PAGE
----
Creating faceless algorithms used to automate many human tasks is at the core of the company's success, yet the giant has had to rely on a rapidly growing workforce to help propel it into the future
Google chief executive Sundar Pichai recently declared that artificial intelligence fuelled by powerful computers was more important to humanity than fire or electricity. And yet the search giant increasingly faces a variety of messy people problems as well.
The company has vowed to employ thousands of human checkers just to catch rogue YouTube posters, Russian bots and other purveyors of unsavory content. It's also on a buying spree to find office space for its burgeoning workforce in pricey Silicon Valley.
For a company that built its success on using faceless algorithms to automate many human tasks, this focus on people presents something of a conundrum. Yet it's also a necessary one as lawmakers ramp up the pressure on Google to deter foreign powers from abusing its platforms and its YouTube unit draws fire for offensive videos, particularly ones aimed at younger audiences.
In the latest quarter alone, Google parent Alphabet Inc. added 2,009 workers, for a total of 80,110. Over the last three years, it hired a net 2,245 people per quarter on average. That's nearly 173 per week, or 25 people per day.
Some of the extra workers this year will be part of Google's pledge to have 10,000 people across the company snooping out videos and other material that violate the company's policies - but which computers can't catch on their own. That programme will lead to what Google calls "significant growth " in personnel.
Google will take on even more workers in the current quarter now that it has closed its $1.1 billion purchase of part of hardware maker HTC, bringing on-board the 2,000-plus engineers who worked on the Pixel smartphone line.
Pichai spoke bullishly last week about content-checkers hiring, saying the investments now set the company up to capture growth in the future - in the same call with investors that he touted self-driving vehicles developed by Alphabet's Waymo unit, which aim to do away with human drivers entirely.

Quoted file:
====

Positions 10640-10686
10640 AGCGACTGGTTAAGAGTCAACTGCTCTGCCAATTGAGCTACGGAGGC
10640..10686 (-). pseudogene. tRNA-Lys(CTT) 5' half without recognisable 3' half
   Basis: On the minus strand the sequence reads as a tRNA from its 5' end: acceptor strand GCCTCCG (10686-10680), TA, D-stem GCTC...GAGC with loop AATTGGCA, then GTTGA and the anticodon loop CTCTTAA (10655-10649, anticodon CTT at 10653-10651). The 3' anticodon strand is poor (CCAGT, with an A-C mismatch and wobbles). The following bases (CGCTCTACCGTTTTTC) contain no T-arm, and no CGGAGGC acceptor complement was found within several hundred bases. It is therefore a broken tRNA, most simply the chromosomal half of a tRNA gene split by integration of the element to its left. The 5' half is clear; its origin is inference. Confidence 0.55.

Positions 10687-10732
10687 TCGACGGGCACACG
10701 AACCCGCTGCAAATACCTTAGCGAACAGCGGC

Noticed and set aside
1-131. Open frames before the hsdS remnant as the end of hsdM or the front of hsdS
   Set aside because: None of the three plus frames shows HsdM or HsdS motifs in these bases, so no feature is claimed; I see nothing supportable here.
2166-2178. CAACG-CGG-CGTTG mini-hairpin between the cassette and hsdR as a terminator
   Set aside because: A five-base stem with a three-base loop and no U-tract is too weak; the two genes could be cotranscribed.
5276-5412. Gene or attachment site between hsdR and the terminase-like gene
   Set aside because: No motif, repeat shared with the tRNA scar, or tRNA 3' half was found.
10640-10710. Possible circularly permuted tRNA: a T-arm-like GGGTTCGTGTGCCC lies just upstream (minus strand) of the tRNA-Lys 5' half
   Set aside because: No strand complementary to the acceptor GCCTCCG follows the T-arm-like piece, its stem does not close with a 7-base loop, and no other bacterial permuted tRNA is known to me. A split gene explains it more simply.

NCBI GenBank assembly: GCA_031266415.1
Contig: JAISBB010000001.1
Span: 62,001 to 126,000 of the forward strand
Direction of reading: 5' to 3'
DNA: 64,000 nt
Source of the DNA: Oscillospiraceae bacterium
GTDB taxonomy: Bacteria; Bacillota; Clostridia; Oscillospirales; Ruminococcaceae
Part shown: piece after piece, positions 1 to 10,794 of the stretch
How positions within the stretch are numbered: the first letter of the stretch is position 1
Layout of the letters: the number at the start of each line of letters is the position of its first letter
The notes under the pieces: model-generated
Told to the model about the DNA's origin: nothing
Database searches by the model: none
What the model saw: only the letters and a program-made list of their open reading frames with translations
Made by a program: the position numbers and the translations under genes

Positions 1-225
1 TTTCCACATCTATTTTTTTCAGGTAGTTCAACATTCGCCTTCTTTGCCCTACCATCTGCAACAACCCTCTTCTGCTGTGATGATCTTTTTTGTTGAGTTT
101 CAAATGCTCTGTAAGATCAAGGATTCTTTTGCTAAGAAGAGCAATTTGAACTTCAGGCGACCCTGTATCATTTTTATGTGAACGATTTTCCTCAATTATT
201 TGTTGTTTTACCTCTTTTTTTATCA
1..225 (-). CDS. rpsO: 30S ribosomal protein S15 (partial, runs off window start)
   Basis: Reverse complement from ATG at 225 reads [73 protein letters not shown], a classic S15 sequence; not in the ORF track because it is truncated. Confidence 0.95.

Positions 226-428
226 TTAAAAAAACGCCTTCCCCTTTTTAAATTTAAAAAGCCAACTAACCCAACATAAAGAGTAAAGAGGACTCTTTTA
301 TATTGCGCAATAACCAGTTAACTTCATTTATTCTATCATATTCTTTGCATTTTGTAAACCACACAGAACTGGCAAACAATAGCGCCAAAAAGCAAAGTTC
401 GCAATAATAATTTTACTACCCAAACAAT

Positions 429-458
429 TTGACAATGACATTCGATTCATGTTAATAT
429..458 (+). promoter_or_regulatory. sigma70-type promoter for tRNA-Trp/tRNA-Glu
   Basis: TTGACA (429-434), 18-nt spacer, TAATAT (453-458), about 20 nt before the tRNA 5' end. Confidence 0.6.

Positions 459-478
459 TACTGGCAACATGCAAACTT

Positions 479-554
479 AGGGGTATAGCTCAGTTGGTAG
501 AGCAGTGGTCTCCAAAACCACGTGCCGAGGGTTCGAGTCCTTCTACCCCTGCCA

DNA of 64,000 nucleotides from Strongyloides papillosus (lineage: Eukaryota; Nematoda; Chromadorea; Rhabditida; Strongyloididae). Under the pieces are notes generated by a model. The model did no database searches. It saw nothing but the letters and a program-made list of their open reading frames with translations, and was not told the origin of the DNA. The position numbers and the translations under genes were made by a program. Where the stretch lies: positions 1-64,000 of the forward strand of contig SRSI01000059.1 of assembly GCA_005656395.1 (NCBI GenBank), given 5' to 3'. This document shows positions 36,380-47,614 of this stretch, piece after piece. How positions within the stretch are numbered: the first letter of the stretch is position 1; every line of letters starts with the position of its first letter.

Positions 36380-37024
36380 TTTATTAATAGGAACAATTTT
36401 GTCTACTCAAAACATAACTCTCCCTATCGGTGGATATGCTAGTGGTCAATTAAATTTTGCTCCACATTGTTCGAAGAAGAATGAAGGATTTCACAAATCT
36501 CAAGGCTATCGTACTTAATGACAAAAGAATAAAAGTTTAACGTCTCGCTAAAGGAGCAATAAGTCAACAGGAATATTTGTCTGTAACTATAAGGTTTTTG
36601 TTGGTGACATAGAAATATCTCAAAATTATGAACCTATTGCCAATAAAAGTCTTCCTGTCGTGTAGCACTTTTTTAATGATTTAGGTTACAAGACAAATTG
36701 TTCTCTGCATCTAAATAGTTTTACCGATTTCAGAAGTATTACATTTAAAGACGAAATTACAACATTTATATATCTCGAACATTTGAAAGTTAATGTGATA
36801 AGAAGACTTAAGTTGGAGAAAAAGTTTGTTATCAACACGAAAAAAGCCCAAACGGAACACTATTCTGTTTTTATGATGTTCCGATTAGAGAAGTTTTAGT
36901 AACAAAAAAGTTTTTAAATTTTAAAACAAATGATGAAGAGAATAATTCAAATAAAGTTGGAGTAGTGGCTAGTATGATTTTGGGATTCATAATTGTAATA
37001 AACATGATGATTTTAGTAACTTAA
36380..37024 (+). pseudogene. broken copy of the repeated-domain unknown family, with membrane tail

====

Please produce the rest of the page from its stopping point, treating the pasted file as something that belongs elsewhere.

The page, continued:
For instance, Pichai says he sees consumers increasingly watching YouTube videos on connected TVs in the living room, a lucrative segment of growth for the digital video advertising that helps power Google's growth.
After controversies over YouTube stars who made anti-Semitic comments or showed video of someone who had apparently died by suicide, Google has tightened its standards. It has limited which YouTube channels can serve up ads; vowed to manually review every video in its most popular channels for 18-to-34-year-olds; and will pay outside companies to ensure that brands don't have their ads turn up next to unsuitable videos.
"While there have been some concerns, we're working really hard to address them and respond strongly," Pichai says.
Some analysts aren't so sure. Collin Colburn, an analyst with market researcher Forrester, wonders how much of the recent changes are just window dressing at a company for whom hiring thousands of people amounts to little more than pocket change.
"I wonder if it's more of a move of optics rather than practicality," Colburn says, noting Google's "massive" double-digit revenue growth and cash hoard of US$102 billion.